An electronic oscillator is a circuit that produces a repetitive electronic signal, often a sine wave or a square wave. Oscillators are important in many types of electronic equipment, including clocks, radios and computers. There are two main types: the harmonic oscillator and the relaxation oscillator. This tutorial illustrates a type of relaxation oscillator called an LC oscillator or tank oscillator, and involves an inductor and a capacitor.
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Capacitor by moving the Switch Position slider to the "Battery" position; the Knife Switch closes to create a circuit between the battery and capacitor. Electrons (depicted as yellow particles) flow from the negative terminal of the battery to the capacitor (electrons flow opposite conventional current). The electrons stop when the capacitor has reached its capacitance for storing electricity. For every electron absorbed by the negative plate, a positive charge (depicted by red particles) appears on the opposite plate. Between the plates, which are divided by an insulating dielectric, an electrostatic field is maintained.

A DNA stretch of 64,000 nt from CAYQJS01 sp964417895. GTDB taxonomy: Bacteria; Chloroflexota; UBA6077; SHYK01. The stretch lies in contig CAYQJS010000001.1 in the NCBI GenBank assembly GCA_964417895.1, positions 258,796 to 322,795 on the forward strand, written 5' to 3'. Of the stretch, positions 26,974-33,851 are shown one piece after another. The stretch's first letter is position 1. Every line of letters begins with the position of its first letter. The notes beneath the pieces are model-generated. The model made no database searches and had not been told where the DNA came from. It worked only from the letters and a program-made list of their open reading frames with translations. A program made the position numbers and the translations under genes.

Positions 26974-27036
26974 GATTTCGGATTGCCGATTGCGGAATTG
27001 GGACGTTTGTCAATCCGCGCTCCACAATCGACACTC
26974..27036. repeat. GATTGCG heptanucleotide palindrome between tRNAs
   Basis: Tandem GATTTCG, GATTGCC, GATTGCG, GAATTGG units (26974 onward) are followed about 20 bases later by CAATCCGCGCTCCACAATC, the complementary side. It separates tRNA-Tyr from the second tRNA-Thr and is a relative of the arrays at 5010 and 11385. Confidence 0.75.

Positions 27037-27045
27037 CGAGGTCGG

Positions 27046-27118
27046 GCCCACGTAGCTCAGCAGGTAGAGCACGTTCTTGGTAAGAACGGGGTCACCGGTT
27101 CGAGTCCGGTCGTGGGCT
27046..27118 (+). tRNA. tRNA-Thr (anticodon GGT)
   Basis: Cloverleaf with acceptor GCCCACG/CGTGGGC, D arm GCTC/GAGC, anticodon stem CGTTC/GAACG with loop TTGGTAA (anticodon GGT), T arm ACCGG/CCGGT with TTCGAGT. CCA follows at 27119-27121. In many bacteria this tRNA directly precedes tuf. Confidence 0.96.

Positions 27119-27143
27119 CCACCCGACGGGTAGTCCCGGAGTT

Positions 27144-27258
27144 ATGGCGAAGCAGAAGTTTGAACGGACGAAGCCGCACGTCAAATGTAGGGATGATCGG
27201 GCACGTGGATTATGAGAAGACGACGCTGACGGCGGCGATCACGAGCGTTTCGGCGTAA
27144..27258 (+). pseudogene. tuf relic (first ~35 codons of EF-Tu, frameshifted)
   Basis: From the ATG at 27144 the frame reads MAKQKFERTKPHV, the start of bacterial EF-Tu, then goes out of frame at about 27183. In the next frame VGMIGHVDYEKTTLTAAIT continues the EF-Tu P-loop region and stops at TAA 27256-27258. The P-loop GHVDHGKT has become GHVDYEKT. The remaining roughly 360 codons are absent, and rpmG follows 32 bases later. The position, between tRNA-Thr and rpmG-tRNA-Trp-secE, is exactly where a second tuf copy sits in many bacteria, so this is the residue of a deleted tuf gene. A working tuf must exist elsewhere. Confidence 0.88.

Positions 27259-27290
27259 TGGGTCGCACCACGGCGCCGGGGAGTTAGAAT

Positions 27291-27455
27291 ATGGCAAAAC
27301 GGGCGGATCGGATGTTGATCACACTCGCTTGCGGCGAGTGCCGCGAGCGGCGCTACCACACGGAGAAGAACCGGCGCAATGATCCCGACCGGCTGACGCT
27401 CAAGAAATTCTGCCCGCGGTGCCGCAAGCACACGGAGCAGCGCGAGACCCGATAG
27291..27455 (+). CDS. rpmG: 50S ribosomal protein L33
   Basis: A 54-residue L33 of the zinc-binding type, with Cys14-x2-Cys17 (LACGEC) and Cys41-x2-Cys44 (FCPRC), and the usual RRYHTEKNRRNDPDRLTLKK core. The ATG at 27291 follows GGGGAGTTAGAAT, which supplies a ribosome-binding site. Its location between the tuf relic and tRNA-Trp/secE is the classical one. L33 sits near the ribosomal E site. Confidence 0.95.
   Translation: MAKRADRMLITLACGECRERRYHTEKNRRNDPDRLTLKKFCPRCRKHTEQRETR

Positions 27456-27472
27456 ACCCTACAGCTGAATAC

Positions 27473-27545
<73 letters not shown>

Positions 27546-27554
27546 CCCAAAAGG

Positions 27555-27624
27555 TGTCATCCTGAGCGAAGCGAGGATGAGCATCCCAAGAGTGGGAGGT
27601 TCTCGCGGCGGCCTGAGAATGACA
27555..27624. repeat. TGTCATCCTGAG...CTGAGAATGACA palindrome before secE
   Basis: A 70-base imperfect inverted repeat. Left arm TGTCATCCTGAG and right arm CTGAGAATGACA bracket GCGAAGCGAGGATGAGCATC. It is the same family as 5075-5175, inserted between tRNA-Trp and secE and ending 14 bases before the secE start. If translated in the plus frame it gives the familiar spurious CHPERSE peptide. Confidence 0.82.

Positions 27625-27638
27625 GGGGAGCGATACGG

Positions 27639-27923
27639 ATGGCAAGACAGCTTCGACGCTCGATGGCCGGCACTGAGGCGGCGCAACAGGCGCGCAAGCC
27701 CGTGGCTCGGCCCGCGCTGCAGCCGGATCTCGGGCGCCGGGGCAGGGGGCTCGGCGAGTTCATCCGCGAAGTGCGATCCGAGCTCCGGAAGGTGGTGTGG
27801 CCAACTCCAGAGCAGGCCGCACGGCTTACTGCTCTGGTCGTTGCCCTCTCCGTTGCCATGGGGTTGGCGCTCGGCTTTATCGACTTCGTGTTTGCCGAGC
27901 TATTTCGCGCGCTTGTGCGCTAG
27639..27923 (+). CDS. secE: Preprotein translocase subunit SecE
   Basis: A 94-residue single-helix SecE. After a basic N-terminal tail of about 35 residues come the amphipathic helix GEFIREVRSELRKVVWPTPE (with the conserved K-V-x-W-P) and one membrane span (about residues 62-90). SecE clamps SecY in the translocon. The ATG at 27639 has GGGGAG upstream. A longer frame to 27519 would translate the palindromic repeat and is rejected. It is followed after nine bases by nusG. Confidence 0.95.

Next, move the switch position slider to the "Inductor" position. This creates a new circuit connecting the newly charged capacitor to the Inductor, a solenoid coil. The capacitor discharges electrons, which pass through the inductor as they rush to the opposite plate of the capacitor. As the electric current passes through the inductor, it produces a magnetic field (represented by blue lines) due to electromagnetic induction. (As this magnetic field grows, it retards somewhat the flow of electrons through the inductor due to Lenz’s Law – an effect not seen here but illustrated in our tutorial on EMF in Inductors). This field swells then subsides as the electrons stream through the inductor on their way to the oppositely charged plate of the capacitor, turning what had been the positive side of the capacitor into the negative side.
The path then reverses, as electrons are attracted from the newly charged negative plate of the capacitor to the positive plate, passing through the inductor on their way. This process goes through a few rounds, with the current subsiding gradually due to resistance in the circuit.
Thanks to our scientific advisor on this page, James Andy Powell, head electronics engineer in the MagLab's Instrumentation & Operations division.